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Corymbia serendipita facts for kids

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Corymbia serendipita
Scientific classification
  • Corymbia arnhemensis subsp. monticola K.D.Hill & L.A.S.Johnson
  • Eucalyptus serendipita Brooker & Kleinig

Corymbia serendipita is a species of tree that is endemic to north Queensland. It has rough flaky or tessellated bark on most or all of the trunk, smooth bark above, lance-shaped or curved adult leaves, flower buds in groups of seven and urn-shaped fruit.


Corymbia serendipita is a tree that typically grows to a height of 12 m (39 ft) and forms a lignotuber. It has thin, rough, flaky to tessellated bark on part or all of the trunk, smooth powdery white to cream-coloured or grey bark above. Young plants and coppice regrowth have lance-shaped green leaves that are paler on the lower surface, 60–120 mm (2.4–4.7 in) long and 12–18 mm (0.47–0.71 in) wide. Adult leaves are dull light green to greyish green, paler on the lower surface, lance-shaped or curved, 75–180 mm (3.0–7.1 in) long and 17–70 mm (0.67–2.76 in) wide, tapering to a petiole 10–25 mm (0.39–0.98 in) long. The flower buds are arranged on the ends of branchlets on a thin, branched peduncle 2–16 mm (0.079–0.630 in) long, each branch of the peduncle with seven buds on pedicels 1–11 mm (0.039–0.433 in) long. Mature buds are oval to pear-shaped, about 5 mm (0.20 in) long and 4 mm (0.16 in) wide with a rounded operculum, sometimes with a small point in the centre. Flowering has been observed in February. The fruit is a woody urn-shaped capsule 10–15 mm (0.39–0.59 in) long and 8–10 mm (0.31–0.39 in) wide with a short neck and the valves enclosed in the fruit.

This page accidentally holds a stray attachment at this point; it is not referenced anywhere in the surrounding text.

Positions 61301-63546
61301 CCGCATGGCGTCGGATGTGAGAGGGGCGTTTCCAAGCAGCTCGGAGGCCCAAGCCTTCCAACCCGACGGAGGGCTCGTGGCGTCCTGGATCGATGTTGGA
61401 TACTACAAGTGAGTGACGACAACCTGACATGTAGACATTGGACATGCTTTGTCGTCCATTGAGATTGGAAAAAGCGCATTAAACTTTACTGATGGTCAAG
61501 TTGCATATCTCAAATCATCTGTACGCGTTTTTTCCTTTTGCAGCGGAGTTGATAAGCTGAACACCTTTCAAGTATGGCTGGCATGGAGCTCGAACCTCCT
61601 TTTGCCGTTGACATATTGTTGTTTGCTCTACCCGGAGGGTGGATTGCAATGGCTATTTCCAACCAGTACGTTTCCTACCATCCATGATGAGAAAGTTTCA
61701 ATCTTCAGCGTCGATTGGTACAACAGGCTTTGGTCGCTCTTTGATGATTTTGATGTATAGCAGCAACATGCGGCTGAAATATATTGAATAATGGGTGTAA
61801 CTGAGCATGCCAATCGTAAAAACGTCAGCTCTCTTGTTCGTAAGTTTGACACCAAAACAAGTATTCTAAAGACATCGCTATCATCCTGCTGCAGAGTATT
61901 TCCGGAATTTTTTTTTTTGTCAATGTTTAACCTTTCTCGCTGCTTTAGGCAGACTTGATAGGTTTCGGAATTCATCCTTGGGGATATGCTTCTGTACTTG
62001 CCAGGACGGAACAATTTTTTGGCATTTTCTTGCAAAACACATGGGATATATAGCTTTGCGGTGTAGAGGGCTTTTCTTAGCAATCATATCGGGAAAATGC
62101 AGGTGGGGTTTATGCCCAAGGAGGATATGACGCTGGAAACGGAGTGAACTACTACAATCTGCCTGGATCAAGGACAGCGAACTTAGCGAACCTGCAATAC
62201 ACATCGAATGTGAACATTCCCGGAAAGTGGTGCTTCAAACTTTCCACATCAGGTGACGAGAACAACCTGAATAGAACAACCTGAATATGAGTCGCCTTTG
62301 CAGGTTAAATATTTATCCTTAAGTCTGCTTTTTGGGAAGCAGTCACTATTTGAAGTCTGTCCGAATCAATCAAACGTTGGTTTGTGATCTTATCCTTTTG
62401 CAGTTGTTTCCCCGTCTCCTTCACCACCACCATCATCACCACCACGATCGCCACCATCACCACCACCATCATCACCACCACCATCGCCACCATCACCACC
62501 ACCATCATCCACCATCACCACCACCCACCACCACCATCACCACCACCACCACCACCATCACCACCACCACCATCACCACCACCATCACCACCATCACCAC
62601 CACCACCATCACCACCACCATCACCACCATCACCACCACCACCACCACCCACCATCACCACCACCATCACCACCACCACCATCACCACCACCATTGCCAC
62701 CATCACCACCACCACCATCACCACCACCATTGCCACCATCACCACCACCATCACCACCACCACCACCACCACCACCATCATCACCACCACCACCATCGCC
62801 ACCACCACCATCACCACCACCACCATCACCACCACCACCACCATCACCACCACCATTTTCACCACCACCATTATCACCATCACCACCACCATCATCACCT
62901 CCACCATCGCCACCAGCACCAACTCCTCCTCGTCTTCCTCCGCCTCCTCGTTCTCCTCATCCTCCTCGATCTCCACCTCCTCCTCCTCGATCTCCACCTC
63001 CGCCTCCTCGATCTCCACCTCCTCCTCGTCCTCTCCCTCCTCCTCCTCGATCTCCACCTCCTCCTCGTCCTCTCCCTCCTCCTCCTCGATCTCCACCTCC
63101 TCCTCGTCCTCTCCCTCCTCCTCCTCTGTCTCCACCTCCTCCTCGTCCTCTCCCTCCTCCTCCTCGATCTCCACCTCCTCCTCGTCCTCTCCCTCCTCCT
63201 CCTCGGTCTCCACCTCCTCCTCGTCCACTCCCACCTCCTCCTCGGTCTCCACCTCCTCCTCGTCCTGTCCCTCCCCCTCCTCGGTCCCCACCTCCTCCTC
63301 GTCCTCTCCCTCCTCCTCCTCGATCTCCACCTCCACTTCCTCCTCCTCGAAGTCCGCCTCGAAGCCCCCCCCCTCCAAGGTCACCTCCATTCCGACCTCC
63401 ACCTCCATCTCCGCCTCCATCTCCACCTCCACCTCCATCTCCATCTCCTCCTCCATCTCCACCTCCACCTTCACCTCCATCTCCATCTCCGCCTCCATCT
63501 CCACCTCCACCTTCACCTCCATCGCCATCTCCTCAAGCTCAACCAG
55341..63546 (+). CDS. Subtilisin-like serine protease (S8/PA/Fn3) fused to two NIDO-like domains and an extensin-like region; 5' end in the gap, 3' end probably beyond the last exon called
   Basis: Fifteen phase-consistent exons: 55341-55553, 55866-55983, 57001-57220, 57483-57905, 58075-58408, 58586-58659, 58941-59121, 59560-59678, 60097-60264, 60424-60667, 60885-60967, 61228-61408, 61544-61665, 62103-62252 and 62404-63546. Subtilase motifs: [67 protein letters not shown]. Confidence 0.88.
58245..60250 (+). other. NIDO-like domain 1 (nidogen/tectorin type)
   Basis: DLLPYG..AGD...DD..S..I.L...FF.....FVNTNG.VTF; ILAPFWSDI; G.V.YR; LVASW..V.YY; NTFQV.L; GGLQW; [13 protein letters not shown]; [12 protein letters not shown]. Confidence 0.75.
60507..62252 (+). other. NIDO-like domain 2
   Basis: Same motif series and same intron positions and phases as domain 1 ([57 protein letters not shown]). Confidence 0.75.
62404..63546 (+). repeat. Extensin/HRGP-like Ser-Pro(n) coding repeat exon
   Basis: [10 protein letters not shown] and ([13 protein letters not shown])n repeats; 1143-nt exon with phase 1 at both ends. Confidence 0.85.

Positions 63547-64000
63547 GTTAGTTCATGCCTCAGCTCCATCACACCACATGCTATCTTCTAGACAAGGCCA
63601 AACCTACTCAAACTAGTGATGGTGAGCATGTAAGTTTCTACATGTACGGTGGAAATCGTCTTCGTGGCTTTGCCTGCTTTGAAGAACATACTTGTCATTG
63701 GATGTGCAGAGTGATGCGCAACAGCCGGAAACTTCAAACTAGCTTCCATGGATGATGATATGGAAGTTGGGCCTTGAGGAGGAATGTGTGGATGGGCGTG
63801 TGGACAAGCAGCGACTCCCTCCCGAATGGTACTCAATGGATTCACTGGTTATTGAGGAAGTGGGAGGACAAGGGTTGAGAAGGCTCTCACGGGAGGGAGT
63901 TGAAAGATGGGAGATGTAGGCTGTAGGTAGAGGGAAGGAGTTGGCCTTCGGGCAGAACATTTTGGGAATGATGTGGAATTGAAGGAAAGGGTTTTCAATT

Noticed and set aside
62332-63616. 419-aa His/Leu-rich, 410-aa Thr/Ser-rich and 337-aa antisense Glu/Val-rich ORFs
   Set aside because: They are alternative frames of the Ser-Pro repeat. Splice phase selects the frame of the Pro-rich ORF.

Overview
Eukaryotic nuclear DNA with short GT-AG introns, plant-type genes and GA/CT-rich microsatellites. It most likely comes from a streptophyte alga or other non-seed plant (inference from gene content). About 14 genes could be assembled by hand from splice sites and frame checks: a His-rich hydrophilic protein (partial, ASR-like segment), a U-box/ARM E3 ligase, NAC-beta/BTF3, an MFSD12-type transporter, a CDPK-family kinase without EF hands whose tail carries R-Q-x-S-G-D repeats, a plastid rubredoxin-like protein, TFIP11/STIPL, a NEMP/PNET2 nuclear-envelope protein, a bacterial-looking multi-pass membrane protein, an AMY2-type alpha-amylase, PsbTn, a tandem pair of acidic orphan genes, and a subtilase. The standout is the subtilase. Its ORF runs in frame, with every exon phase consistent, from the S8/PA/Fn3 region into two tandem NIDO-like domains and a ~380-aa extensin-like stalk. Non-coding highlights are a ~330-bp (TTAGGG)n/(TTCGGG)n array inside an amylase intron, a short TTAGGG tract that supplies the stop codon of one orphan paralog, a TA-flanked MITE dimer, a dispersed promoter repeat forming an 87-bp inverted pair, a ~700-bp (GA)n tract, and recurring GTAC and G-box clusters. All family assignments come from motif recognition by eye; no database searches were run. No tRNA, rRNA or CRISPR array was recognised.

Taxonomy and naming

This bloodwood was first formally described in 1994 by Ian Brooker and David Kleinig and given the name Eucalyptus serendipita. The description was published in their book Field Guide to Eucalypts, Volume 3, from specimens they collected near Forsayth in 1992. In 2002, Anthony Bean changed the name to Corymbia serendipita in the journal Austrobaileya.

Distribution and habitat

Corymbia serendipita grows in thin sandy soil on sandstone hills on the ranges between Georgetown, Einasleigh and Forsayth and south to the White Mountains.

Conservation status

This species is listed as of "least concern" under the Queensland Government Nature Conservation Act 1992

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